Why Politicians Don't Get No Respect
After all, the president gets the White House and the veep lives in the 9,150 square-foot Victorian mansion on the grounds of the Naval Observatory--both supplied by Uncle Sam. Why should not other elected officials have the same perks?
And while I am at it, Dick Grasso, president of the New York Stock Exchange, received $187.5 million in compensation during his eight years as CEO while his executive assistant received $240,000 and each of his two drivers were paid $130,000.
Why should a horse whisperer like Grasso be paid $187.5 million when the president of the United States--responsible for the largest economy in the world as well as the lives and fortunes of 250 million citizens--makes a piddling salary of $400,000?
Let's pay the president $5 million a year and be done with this silliness.
Takeaway Points to Consider
* In the chiaroscuro world of state legislatures and Washington, D.C., dark truths exist that relate directly to the corporate world.
* If workers are paid less than a living wage, expect them to moonlight and be tired much of the time.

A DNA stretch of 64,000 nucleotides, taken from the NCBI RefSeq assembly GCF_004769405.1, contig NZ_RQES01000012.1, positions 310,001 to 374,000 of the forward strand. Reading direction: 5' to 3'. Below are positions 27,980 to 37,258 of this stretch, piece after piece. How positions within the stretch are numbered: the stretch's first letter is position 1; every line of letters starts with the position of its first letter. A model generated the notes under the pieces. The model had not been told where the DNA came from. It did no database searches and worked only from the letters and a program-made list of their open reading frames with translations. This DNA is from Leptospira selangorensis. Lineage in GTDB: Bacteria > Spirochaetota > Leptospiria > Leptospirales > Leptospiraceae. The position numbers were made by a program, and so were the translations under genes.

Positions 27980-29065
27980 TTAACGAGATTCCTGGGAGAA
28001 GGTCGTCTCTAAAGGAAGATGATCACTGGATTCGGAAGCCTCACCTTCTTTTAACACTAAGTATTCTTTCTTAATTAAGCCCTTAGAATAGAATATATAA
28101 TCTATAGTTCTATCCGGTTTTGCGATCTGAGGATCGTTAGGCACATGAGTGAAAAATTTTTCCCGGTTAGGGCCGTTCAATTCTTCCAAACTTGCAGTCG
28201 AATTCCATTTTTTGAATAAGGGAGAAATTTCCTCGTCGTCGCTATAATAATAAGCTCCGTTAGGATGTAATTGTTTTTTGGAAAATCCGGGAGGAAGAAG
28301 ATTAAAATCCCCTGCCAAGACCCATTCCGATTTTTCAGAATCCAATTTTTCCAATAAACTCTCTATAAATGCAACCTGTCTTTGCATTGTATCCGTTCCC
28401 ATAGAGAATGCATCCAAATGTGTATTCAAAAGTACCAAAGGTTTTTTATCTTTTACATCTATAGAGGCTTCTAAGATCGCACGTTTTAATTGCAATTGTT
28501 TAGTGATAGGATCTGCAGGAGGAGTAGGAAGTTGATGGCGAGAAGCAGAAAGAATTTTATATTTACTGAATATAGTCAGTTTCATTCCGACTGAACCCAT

* I remember once when some administration crowed that 350,000 new jobs had been created a guy in the Midwest said, "Yeah, and my wife and I have four of them."
* U.S. households received 4.29 billion credit card offers in 2003. Probably a number of your associates--just like members of Congress--are maxed out and scared to death.
* In the July 28th Washington Post, Carolyn E. Mayer described the new breed of debt collectors and how they can impact the productivity of employees that are financially in over their heads:
Embarrassing calls at work. Threats of jail and even violence. Improper withdrawals from bank accounts. An increasing number of consumers are complaining of abusive techniques from some companies that are part of a new breed of debt collectors.